Today we’re talking about brand assets – and how to align all the assets your business has! This is a particularly important step for growing businesses to take, and also one of the most satisfying. Far too many businesses think that their marketing is just hit or miss, or that that they need to keep coming up with new ideas. Auditing your brand assets is all about gathering all your content and seeing just what it can become!

For companies that already have a marketing system in place, auditing plays another very important role: It helps businesses take a look at all their different content and make sure it’s all consistent – matching tone, product info, promises made, even colors and visuals. This keeps all marketing content on the same page, and shows exactly where the brand is at. It’s especially vital for companies that may have changed content strategies or logos a few times in the past but haven’t really thought about it.

Internal vs. External Asset Auditing

There are two different types of brand assets that companies should audit – internal and external. But what does that mean, exactly? Here’s the difference:

Internal brand assets: These are the brand assets that customers are less likely to see, but influence all your marketing work. That includes your brand values, vision, mission statement, and goals for your company culture. It also includes all the information you have about your customers, your target audience, your industry, your products, and data on how people interact with your business.
External brand assets: These assets are the things that customers/leads will see. That includes your signs, logos, and any marketing materials you send out, from flyers in the mail to emails. It also includes your online presence, like your entire website and all your social media profiles.

Internal Brand Audit Questions

All right, let’s start out with some of the most important questions to ask about your internal assets. Note that these questions are a great starting place, but you should always tailor your audit checklist to your own unique situation as a company (and we can help out with this if you have questions).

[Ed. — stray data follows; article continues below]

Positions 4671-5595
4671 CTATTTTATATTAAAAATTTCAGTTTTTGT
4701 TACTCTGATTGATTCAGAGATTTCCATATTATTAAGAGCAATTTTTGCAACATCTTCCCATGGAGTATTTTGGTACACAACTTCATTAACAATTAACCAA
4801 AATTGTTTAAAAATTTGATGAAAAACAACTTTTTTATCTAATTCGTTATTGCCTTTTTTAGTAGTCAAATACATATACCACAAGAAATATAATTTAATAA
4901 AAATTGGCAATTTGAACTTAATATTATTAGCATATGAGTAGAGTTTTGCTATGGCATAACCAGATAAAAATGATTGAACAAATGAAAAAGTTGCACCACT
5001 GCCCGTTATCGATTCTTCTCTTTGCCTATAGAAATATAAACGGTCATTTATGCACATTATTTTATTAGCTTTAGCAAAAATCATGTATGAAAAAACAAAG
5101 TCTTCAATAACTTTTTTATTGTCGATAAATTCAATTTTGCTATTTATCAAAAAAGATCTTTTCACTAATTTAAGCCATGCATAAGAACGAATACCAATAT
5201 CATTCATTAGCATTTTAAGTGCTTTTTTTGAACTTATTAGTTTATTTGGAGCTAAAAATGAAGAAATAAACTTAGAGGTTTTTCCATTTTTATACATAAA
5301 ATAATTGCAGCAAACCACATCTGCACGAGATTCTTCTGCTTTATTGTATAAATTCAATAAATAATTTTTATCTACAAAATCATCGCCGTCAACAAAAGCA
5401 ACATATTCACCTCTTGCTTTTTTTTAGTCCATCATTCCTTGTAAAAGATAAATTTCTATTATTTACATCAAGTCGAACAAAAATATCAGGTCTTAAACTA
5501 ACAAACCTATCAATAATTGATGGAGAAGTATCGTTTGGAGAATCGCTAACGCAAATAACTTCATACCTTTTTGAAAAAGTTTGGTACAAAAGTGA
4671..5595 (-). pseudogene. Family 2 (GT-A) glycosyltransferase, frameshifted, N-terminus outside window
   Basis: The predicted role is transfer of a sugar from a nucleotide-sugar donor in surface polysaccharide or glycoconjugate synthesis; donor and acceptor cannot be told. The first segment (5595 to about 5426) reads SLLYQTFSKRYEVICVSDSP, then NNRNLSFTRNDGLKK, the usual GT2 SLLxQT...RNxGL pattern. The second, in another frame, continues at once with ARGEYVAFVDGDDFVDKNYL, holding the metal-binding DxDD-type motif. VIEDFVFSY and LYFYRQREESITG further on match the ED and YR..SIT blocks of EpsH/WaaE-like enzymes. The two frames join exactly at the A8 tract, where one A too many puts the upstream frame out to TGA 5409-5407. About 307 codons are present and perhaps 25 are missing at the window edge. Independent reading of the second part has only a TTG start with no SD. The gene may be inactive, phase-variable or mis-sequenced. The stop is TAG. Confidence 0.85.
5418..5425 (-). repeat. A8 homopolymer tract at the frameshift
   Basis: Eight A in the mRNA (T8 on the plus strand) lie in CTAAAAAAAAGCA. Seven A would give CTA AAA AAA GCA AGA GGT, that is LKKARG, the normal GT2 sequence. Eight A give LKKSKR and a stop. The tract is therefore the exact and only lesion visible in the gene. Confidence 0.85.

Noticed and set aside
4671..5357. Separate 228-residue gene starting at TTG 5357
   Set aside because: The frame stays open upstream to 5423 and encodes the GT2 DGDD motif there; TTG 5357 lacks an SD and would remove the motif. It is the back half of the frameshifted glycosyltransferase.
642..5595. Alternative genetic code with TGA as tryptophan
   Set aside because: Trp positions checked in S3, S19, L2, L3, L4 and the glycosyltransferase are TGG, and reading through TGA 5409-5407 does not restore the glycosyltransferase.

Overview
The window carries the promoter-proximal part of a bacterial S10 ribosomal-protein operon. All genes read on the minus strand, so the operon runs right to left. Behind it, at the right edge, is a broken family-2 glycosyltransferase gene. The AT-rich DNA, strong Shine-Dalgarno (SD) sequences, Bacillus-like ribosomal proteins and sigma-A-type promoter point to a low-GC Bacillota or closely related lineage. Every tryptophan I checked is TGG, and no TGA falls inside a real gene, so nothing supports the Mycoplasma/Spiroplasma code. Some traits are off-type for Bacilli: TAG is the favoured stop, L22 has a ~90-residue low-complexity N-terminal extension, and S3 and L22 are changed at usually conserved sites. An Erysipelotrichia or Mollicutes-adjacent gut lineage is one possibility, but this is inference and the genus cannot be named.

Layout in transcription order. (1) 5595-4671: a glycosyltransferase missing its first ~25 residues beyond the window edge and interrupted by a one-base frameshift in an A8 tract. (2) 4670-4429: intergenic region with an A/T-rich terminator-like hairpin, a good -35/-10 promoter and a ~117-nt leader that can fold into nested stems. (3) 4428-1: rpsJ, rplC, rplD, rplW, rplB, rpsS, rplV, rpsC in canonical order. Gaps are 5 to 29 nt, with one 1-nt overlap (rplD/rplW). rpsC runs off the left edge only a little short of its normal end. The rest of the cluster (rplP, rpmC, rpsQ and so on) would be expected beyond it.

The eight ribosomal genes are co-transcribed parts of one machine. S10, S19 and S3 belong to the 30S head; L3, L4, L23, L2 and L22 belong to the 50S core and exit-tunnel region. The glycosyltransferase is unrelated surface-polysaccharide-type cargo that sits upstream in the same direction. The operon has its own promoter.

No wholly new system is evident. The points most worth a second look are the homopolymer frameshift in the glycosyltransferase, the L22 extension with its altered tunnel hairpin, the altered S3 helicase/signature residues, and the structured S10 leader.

• What is the brand’s purpose and goals? This covers the basic content like mission statements, why you make certain products/services, what need you fill, etc.
  • What is the brand’s story? This is about the history of the brand, but also what makes the brand difference, special, and emotionally resonant.
  • What is the brand’s promise? What problems does the brand solve? What things does it make easier? How do these things compare with competitors?
  • Does the brand have a clearly defined audience? Does it have audience target goals? This can involve buyer personas and many other useful tactics.
  • Is there a brand guide to follow? Do all employees (not just marketing) understand and have access to this guide.

External Brand Audit Questions

Again, these questions are just examples and starting places for your full audit (that link has 130 questions to ask)! But it should include:

  • Does your brand have a distinct tone? How and where is this tone used?
  • Is there a professional logo?
  • Does the brand need an alternate logo for certain content? Has it been created? Is it similar enough to the primary logo?
  • What fonts and colors does the brand use? Do they match up across platforms? Are they the same for offline and online materials?
  • What other unique graphics, icons, themes, patterns or other imagery does the brand have?
  • What do the brand’s business cards look like?
  • Does the brand have consistency across social media accounts? Does it use the same templates for information (bio, description, etc.)? Do the logos and information all match? Is the business tone used the same across social media?
  • What does the brand’s website traffic look like?
  • What does the brand’s website content look like? Does this content match the logos, images, and other content previously discussed?
  • Does the brand have or need a media kit for news announcements?
  • Does the brand have clearly defined product/service descriptions across all media?
  • Does the brand have a good tagline?

One Last Note: Who Should Be Involved in Answering These Questions?

Generally, business leaders and executives should be the ones involved in a basic audit. A deeper audit will probably need more information supplied directly from various business teams, but in this case it’s important to give teams enough time to compile all the information and answers need. Sometimes far-reaching audits must consult customers as well, usually through surveys or interviews – this may be referred to as the “third” kind of brand audit, as it provides information on how your customers see brand content. Remember, the goal is consistency across all brand materials, and a deep understand of how the brand works.

Do you think that you’re ready for a brand audit? Then it’s time to start making plans for one. And we have more good news: We can help out! Here’s a great checklist, based on the information discussed in this episode, that we can offer to help get your plans off the ground and start asking the right questions to find your assets. We also have a few spots left open in our COACH beta program to get more one-on-one training, so while you are checking out our checklist, think about signing up for COACH, too!

Finally, if you enjoyed this episode, please take a moment to like and subscribe. It really helps! Until next time.